S&P 500 Index Top Holdings (% of Index)For the seventh time in eight months, small caps trailed their large cap counterparts with the Russell 1000 Index (+6.9%) exceeding the Russell 2000 Index (+4.3%).  The healthcare and consumer discretionary sectors represented more than 70% of the gap between the indices during October.  The healthcare sector was dragged down by biotech weakness, which makes up a significantly larger portion of the Russell 2000 Index. Within consumer discretionary, Tesla’s strong gains helped lift large caps over small caps. Tesla surpassed Facebook to become the fifth largest U.S. company by market cap—despite only being added as an S&P 500 constituent in December 2020.

During the month, investors questioned the Federal Reserve’s use of the word “transitory” to describe inflation.  While some categories have clearly moderated (used vehicle prices, airline fares, etc.), oil prices spiked and rental rates—which will eventually feed into the “owner’s equivalent rent” category of CPI—continued to rise rapidly.  This caused an interesting move in breakeven inflation, imputed by the difference between the real yield on TIPS and the nominal yield on Treasuries.  The five-year breakeven pierced 3.0% late in the month before moderating to 2.9% at month-end.  These moves were the highest levels over the history of five-year U.S. TIPS.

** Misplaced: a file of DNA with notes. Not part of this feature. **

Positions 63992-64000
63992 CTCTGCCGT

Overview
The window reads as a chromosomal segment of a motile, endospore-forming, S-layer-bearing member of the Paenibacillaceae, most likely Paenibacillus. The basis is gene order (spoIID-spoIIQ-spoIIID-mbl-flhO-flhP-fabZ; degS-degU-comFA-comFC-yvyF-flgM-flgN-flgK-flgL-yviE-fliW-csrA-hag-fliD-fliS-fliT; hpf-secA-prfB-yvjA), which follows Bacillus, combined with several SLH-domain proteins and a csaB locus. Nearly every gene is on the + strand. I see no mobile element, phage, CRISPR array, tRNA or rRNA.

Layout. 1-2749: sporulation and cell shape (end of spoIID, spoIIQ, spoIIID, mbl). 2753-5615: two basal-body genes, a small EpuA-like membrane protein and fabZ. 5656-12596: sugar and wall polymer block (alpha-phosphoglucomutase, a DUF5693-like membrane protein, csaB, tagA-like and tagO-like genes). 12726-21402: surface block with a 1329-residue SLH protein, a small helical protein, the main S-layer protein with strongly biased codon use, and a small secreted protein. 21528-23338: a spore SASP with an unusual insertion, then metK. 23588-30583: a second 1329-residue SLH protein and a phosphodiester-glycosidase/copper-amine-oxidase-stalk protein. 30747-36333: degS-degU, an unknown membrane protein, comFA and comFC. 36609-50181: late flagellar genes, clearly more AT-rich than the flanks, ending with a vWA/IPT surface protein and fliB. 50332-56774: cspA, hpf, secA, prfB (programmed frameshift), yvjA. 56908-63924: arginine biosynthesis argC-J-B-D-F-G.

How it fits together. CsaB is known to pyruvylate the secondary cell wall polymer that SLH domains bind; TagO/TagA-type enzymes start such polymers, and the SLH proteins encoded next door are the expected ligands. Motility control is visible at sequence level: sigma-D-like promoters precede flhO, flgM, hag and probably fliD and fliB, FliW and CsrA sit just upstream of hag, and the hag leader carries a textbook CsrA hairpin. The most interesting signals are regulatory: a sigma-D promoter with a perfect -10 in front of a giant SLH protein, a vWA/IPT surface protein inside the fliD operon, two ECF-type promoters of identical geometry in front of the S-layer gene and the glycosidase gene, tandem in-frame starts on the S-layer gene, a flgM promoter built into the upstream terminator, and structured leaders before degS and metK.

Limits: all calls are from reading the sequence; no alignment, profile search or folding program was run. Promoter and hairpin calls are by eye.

While not fully reflected in the latest CPI print, higher prices continued to permeate across sectors and the broader economy.  Two areas that have seen the largest jump in prices are housing and energy.  Rents across the U.S. multi-family sector continued to increase (+11.6% YTD) due to an undersupply of single and multi-family homes.  Restrictive zoning and a lack of skilled builders are ongoing drivers of the undersupplied market, which has been exacerbated by higher costs and lower supply of materials in recent months.  A report estimated the U.S. housing shortage to be 5.2 million units, which is likely to only increase as millennials reach their peak household formation rates in the next couple of years.  While Sunbelt and growing secondary markets saw sharp increases in rental rates during 2020, virtually all markets have participated in 2021, including major markets hit hardest by the COVID-19 pandemic such as San Francisco and New York.